Microsoft and Amazon most impersonated in email attacks

Email

Nearly two-thirds of all advanced email attacks used emails impersonating Microsoft or Amazon, according to new research by Agari, the email protection specialist.

Microsoft was impersonated in 36 percent of all display name impersonation attacks in the third quarter. Amazon was the second most commonly impersonated company, used in 27 percent of these attacks.

The pattern differs for high-value targets, such as C-suite executives though, Microsoft was impersonated in 71 percent of these attacks. Dropbox is a distant second at seven percent, followed by United Parcel Service (UPS) at six percent.

These attacks often take the form of service updates, security alerts and password resets. The ubiquity of Microsoft Office in corporate environments and the rapid adoption of cloud-based Office 365 makes Microsoft an attractive impersonation target. File-sharing services such as Dropbox are frequently imitated to distribute malware because users are more likely to trust its installation.

"Display name deception is the top technique used to impersonate brands or individuals," says Seth Knox, VP of product marketing at Agari. "For the first time in this report we have been able to measure different categories, people who impersonate brands versus those who impersonate employees such as CEOs and CFOs in things like wire fraud schemes. Impersonating brands is by far the most common tactic and one that is almost never blocked by people's existing email security gateways because the focus there is on impersonating executives."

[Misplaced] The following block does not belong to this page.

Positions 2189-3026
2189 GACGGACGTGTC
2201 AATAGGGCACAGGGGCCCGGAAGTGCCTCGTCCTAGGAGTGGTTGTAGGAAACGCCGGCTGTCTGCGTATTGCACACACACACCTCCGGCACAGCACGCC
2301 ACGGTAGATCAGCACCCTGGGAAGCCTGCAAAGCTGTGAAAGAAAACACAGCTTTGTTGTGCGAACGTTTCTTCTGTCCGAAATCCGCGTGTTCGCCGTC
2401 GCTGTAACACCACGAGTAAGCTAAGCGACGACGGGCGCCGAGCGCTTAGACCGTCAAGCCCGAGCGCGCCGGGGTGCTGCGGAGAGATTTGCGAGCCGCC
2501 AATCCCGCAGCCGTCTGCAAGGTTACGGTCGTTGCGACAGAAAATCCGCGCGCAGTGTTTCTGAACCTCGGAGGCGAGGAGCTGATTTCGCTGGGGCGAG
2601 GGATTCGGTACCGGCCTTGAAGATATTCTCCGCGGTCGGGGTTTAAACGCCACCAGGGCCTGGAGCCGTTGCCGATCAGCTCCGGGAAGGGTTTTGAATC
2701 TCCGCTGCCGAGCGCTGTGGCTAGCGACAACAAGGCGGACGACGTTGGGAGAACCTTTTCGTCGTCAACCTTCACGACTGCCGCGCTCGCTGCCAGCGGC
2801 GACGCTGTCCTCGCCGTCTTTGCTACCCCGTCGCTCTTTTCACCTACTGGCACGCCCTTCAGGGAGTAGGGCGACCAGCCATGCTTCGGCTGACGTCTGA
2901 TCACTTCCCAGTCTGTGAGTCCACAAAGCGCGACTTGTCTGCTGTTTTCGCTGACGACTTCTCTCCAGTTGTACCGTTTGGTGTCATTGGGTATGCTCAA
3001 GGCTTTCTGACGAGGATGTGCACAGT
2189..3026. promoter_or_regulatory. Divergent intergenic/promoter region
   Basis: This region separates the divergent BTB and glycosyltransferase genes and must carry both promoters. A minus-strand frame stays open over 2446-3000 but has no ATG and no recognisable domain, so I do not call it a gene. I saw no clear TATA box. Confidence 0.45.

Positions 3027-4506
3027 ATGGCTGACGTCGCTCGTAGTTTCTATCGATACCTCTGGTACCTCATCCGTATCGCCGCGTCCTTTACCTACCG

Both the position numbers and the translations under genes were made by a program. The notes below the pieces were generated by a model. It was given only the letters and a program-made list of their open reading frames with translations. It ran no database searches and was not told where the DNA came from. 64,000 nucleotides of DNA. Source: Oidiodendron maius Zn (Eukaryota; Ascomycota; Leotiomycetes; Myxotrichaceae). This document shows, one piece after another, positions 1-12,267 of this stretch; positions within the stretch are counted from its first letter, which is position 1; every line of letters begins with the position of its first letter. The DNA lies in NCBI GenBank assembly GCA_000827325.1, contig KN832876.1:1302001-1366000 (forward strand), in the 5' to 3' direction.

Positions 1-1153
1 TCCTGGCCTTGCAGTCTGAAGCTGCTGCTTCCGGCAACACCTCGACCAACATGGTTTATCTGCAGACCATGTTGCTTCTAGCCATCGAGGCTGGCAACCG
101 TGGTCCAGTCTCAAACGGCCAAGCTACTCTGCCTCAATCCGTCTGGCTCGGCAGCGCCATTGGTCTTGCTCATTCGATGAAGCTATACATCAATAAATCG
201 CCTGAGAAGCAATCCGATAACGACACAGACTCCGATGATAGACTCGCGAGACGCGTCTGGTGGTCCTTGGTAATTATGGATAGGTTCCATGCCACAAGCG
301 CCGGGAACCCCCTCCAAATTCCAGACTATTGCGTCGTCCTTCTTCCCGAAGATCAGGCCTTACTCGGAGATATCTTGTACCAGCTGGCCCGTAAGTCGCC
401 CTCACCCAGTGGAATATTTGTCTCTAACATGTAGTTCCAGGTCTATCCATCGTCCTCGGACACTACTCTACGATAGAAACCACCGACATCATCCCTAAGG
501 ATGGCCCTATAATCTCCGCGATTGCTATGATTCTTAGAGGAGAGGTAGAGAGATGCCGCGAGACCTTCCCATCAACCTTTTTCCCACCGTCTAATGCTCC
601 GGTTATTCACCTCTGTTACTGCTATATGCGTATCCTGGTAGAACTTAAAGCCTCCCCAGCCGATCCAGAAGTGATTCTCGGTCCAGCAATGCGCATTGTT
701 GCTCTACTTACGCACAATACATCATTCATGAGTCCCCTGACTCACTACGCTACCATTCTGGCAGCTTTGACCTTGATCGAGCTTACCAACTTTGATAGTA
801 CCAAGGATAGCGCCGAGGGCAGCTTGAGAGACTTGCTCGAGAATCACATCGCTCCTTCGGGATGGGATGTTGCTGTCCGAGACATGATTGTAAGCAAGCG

On a positive note the adoption of the DMARC authentication protocol is on the rise with more than 280 million registered public domains now signed up, an increase of 51 percent in the last quarter. More than half of Fortune 500 companies have now adopted DMARC, compared to just a third last year.

The US federal government now leads all industry verticals with an 84 percent DMARC adoption rate, and more than three-quarters of federal domains (76 percent) have implemented a reject policy for non-authenticated messages. Knox believes that DMARC is now reaching a tipping point where organizations will need to adopt it to maintain consumer trust.

You can find out more by downloading the full report from the Agari website.

Image credit: Gina Sanders/Shutterstock

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